# The half-life of a first-order reaction is 1.5 hours. How much time is needed for 94% of the reactant to change to product?

##### 1 Answer

#### Explanation:

The thing to remember about **first-order reactions** is that their half-life is **independent** of the initial concentration of the reactant.

In other words, it doesn't matter how much reactant you have, the half-life of the reaction, i.e. the time needed for **half** of the initial concentration of the reactant to be consumed, will be **constant**.

Mathematically, you can express this as

#["A"]_t = ["A"]_0 * e^(-kt)#

Here

#["A"]_t# represents the concentration of the reactantaftera time#t# #["A"]_0# represents theinitial concentrationof the reactant#k# is therate constant

Now, start by isolating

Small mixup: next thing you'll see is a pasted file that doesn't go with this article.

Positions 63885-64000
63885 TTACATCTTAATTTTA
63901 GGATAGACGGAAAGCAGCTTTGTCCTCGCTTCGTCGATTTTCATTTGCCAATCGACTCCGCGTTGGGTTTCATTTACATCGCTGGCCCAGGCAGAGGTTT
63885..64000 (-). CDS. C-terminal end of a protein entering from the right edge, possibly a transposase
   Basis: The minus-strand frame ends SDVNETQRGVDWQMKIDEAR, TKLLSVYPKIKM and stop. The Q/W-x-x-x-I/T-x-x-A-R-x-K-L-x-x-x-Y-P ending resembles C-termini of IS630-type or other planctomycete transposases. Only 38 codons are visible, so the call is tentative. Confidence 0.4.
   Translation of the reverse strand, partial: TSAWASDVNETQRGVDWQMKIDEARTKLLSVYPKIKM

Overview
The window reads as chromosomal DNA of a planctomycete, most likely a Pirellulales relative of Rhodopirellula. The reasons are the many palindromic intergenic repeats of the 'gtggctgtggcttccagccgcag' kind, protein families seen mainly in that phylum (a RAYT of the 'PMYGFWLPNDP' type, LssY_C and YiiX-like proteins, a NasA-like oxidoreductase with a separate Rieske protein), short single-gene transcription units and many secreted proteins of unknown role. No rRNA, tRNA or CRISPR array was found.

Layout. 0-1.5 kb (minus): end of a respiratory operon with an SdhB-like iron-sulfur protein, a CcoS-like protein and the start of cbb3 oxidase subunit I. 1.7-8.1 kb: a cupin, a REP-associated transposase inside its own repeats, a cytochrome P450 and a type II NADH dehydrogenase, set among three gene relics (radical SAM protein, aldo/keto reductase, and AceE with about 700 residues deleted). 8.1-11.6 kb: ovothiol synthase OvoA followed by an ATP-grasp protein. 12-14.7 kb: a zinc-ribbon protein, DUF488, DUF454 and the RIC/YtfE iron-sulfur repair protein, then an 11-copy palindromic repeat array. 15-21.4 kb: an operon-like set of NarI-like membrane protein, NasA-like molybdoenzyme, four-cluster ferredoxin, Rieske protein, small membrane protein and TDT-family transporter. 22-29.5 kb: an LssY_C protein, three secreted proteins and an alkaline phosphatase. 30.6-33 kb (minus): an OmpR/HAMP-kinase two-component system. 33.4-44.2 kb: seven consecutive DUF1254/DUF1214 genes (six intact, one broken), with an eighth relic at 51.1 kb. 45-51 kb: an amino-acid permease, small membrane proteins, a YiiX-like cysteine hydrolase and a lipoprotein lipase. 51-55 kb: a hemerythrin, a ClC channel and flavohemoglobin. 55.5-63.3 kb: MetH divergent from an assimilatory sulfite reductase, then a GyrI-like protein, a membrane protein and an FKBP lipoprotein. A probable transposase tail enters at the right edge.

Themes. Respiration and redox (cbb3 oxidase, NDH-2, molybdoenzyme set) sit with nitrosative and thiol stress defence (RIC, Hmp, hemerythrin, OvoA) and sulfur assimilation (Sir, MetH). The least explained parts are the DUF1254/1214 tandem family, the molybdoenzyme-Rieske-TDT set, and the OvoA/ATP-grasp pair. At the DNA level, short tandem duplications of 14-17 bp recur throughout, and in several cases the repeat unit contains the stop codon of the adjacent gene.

#ln(["A"]_t) = ln(["A"]_0 * e^(-kt))#

This will get you

#ln(["A"]) - ln(["A"]_0) = - kt * ln(e)#

#ln(["A"]_0) - ln(["A"]) = kt#

Finally, you have

#t = ln (["A"]_0/["A"]_t)/k " " " "color(darkorange)("(*)")#

Now, you know that after the passing of **one half-life**, **half** of its initial value.

#["A"]_ t = ["A"]_ 0/2 " "->" " "after t"_"1/2"#

This means that you have

#ln(["A"]_0/["A"]_t) = ln(color(red)(cancel(color(black)(["A"]_0)))/(color(red)(cancel(color(black)(["A"]_0)))/2)) = ln(2)#

and so

#t_"1/2" = ln(2)/k#

This means that the **rate constant** of the reaction is equal to

#k = ln(2)/t_"1/2"#

In your case, you have

#k = ln(2)/"1.5 h" = "0.462 h"^(-1)#

Finally, you know that in order for

#["A"]_t = (1 - 94/100) * ["A"]_0# This basically means that when

#94%# of the reactant is consumed, you are left with#6%# of what you started with.

Plug this into equation

#t = ln( (color(red)(cancel(color(black)(["A"]_0))))/(3/100 * color(red)(cancel(color(black)(["A"]_0)))))/"0.462 h"^(-1) = color(darkgreen)(ul(color(black)("7.6 h")))#

The answer is rounded to two **sig figs**, the number of sig figs you have for the half-life of the reaction.